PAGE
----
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We have had GMOs since the dawn of agriculture, it's called selective
breeding. Inserting genes in corn, for example, does not breed Frankenstein
corn. It's a safe technique that's helping feed the growing number of
humans on our planet, you and me and our kids included. There's a nice
informative video on this subject by Neil deGrasse Tyson:
https://www.youtube.com/watch?v=aMDhUsxom0U
Hilke Breder
Brattleboro, VT

On Thu, May 23, 2019 at 4:49 PM Poleysgmavt <[log in to unmask]> wrote:

> Until I read Maeve’s posting about oranges and jelly I had forgotten that
> some people put out jelly (most commonly grape) along with oranges for the
> orioles (and squirrels).
> I would like to remind (or inform) everyone that most commercial jellies
> contain genetically modified ingredients in the form of high-fructose corn
> syrup. You may want to read the ingredients list on your jelly jar label to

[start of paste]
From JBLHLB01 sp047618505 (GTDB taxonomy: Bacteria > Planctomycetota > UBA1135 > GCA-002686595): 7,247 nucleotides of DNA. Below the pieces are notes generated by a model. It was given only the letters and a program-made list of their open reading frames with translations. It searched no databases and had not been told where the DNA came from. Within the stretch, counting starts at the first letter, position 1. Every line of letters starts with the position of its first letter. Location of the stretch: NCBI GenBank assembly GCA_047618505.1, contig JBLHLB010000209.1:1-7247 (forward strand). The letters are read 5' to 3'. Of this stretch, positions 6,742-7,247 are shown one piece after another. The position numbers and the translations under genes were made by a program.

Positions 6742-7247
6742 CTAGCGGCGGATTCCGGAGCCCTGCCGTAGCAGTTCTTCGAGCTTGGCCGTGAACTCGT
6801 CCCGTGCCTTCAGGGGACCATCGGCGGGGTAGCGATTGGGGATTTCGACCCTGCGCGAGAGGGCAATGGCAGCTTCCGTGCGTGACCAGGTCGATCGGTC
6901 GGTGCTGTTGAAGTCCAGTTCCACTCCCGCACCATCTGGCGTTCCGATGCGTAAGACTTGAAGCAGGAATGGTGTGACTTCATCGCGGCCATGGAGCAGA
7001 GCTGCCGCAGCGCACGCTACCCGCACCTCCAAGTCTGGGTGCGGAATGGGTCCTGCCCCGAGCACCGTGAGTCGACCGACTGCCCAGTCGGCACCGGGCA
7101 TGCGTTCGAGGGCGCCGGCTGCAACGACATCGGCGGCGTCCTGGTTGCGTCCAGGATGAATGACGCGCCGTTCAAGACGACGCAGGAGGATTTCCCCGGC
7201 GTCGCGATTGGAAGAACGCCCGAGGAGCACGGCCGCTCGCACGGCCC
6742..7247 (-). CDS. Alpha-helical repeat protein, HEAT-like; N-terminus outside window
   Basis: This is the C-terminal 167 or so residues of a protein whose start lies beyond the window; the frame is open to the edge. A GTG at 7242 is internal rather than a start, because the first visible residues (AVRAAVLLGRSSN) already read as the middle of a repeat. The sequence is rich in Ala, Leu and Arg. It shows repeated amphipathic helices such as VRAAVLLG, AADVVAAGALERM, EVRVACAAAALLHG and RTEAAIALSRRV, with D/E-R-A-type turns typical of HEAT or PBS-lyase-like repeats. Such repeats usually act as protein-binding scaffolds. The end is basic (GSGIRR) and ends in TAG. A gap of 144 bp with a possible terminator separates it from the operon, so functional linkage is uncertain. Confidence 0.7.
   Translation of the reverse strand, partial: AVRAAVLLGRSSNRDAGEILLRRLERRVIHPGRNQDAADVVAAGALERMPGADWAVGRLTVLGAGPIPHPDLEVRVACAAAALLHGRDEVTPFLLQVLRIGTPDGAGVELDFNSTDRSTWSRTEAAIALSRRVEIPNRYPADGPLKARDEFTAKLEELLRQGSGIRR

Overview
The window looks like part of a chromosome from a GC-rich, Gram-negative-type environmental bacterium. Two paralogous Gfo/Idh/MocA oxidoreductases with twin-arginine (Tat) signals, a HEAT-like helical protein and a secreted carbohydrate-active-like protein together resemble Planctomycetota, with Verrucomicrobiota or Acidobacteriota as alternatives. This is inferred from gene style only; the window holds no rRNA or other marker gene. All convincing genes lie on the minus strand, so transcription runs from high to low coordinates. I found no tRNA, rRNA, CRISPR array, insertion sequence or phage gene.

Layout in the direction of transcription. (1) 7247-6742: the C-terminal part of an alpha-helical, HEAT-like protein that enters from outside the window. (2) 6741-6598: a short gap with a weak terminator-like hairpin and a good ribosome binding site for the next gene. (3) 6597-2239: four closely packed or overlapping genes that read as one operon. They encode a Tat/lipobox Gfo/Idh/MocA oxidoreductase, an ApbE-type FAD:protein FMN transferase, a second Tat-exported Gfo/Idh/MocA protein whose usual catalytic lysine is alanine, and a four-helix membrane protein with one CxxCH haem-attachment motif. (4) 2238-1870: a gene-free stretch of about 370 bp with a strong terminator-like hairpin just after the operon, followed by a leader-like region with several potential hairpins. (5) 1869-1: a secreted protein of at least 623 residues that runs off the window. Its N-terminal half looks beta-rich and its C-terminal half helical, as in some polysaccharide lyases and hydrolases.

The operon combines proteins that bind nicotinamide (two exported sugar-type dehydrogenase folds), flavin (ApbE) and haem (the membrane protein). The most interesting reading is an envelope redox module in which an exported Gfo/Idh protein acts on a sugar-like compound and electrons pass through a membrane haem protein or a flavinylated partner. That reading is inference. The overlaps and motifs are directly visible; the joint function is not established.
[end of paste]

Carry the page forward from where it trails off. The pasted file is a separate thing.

> make sure it doesn’t contain a sugar substitute. Unfortunately many people
> buy the same brand of jelly that they (and their mother) have always bought
> and don’t realize that the sugar has been replaced with a GMO product.
> Our orioles deserve the best we can give them.
>
> Denis Poley
> Richmond, VT
>
> Sent from my iPhone
>
> > On May 23, 2019, at 9:23 AM, Maeve Kim <[log in to unmask]> wrote:
> >
> > We’ve been getting great enjoyment from feeding orioles oranges and
> jelly - and then the orange halves started disappearing. The whole things!
> As if a monstrous bird had swooped down and snatched them away. After two
> days, we saw a squirrel (a female with young, judging from her underneath)
> deftly getting around the squirrel guard and running off with half an
> orange. A while later, we looked out the window and saw her jumping to the
> ground holding in her mouth the little metal cup holding jelly!
> > I charged out of the house, yelling. The squirrel streaked across the
> lawn. I followed. She dashed up a small tree. I shook the tree, hard. She
> dropped to the ground at my feet, her teeth still clenched around the edge
> of the jelly cup. She raced behind the barn. I raced behind the barn. She
> zipped around a woodpile. I zipped (well, as well as a human can). She tore
> up another tree. I picked up a stick and threw it at her. She FINALLY
> dropped the metal cup, right side up, still full of jelly.
> > Score one for humans!
> > Maeve Kim, Jericho Center
> >
>